7. Create another shared_ptr<int> object that holds a pointer to an int object allocated on the heap and is not a copy of any of the original ones. The value of the int object should be the same as the value of one of the original ones. Call do_search with the new object and the vector object.

Explain the results.

Exercise 11

A double-linked list consists of nodes that hold a data item, a pointer to the next node in the list, and a pointer to the previous node in the list. For purposes of this exercise, the last node in the list stores a null pointer as its pointer to its next node, and the first node in the list stores a null pointer as its pointer to its previous node. You access the contents of the list through a pointer that points to the first node in the list.

  1. Write a class template template <class Data> node that holds an object of type Data named data and two pointers named next and prev that point to other objects of type node<Data>. Write another class template, template <class Data> list, that holds a pointer named head that points to an object of type node<Data>. The constructor for this template should initialize head to 0. Add a member function void list::insert(const Data& val) that inserts a new node<Data> object holding the value val at the head of the linked list. Add a member function bool list::remove(const Data& val) that removes all nodes whose data member is equal to val from the list. Make sure that list's destructor deletes any nodes remaining in the list.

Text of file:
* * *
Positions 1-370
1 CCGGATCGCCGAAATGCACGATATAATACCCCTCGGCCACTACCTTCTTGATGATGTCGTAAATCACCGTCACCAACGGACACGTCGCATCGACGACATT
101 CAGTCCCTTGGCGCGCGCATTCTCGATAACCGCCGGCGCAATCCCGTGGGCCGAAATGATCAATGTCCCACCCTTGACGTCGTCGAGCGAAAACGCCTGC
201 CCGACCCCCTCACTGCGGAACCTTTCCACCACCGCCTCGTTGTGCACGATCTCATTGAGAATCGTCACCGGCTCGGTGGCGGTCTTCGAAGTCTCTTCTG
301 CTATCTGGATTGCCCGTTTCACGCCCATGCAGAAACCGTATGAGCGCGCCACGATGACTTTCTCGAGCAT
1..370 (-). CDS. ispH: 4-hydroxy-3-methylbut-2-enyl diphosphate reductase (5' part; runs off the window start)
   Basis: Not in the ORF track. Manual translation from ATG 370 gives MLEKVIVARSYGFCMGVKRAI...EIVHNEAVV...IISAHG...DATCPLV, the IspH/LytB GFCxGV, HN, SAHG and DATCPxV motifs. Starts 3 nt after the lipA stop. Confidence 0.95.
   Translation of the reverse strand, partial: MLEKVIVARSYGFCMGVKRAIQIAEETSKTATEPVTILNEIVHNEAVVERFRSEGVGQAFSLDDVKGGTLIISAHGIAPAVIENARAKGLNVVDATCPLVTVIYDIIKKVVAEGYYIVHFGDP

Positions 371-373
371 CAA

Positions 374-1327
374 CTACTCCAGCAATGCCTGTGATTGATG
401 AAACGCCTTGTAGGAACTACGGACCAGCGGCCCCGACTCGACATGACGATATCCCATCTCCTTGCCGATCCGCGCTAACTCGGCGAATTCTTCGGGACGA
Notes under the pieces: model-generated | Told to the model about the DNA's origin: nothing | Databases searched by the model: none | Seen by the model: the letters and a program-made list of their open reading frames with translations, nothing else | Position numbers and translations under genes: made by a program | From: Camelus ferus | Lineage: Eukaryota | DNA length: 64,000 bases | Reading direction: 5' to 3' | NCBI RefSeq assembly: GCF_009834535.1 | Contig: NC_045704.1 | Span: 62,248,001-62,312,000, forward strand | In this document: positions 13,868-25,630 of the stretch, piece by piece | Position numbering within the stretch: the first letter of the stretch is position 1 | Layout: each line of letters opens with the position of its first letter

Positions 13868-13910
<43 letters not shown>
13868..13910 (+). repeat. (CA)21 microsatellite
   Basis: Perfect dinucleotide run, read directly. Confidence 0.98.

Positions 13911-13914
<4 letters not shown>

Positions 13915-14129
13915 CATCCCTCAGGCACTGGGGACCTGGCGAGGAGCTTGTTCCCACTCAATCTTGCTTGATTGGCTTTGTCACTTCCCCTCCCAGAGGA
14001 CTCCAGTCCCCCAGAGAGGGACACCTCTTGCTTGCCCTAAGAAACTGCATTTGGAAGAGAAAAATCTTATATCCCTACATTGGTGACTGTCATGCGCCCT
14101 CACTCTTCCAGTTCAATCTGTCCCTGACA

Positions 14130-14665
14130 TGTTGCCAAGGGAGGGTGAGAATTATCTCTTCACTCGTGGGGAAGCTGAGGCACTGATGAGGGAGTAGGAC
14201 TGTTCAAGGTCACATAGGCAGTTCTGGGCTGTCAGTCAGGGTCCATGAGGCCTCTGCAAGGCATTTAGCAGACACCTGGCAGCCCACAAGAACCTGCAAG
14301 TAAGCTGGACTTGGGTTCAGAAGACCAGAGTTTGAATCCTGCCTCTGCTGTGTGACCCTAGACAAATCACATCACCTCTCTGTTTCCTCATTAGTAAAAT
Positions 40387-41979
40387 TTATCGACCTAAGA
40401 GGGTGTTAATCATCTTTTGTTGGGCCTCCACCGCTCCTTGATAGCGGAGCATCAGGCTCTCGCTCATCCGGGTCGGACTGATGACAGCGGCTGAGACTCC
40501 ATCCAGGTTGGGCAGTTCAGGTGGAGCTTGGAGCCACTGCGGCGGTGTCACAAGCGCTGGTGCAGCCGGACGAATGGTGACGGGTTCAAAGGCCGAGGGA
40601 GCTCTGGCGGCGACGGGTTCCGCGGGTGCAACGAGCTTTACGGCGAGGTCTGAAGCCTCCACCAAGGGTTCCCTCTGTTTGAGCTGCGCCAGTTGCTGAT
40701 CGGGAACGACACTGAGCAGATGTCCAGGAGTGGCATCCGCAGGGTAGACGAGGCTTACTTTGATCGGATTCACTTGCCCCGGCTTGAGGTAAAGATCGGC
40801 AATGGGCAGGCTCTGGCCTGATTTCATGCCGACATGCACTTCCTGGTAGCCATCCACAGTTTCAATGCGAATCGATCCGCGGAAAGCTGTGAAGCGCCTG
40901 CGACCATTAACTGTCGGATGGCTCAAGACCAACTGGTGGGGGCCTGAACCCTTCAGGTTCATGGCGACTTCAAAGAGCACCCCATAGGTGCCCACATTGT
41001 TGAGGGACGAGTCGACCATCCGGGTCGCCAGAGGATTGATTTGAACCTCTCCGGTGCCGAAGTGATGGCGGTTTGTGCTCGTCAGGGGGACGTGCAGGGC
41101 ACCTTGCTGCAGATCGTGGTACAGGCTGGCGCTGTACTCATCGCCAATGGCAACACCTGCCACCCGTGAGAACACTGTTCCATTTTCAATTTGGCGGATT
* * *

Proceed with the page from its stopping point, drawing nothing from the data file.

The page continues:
2. Rewrite the previous example, using objects of type shared_ptr<node <Data>> instead of pointers in the template node and in place of the pointer named head in the template list. Remove the destructor from list; it shouldn't be needed, because you're now using shared_ptr objects instead of pointers. Why doesn't this version of list destroy the remaining nodes when the list object goes out of scope?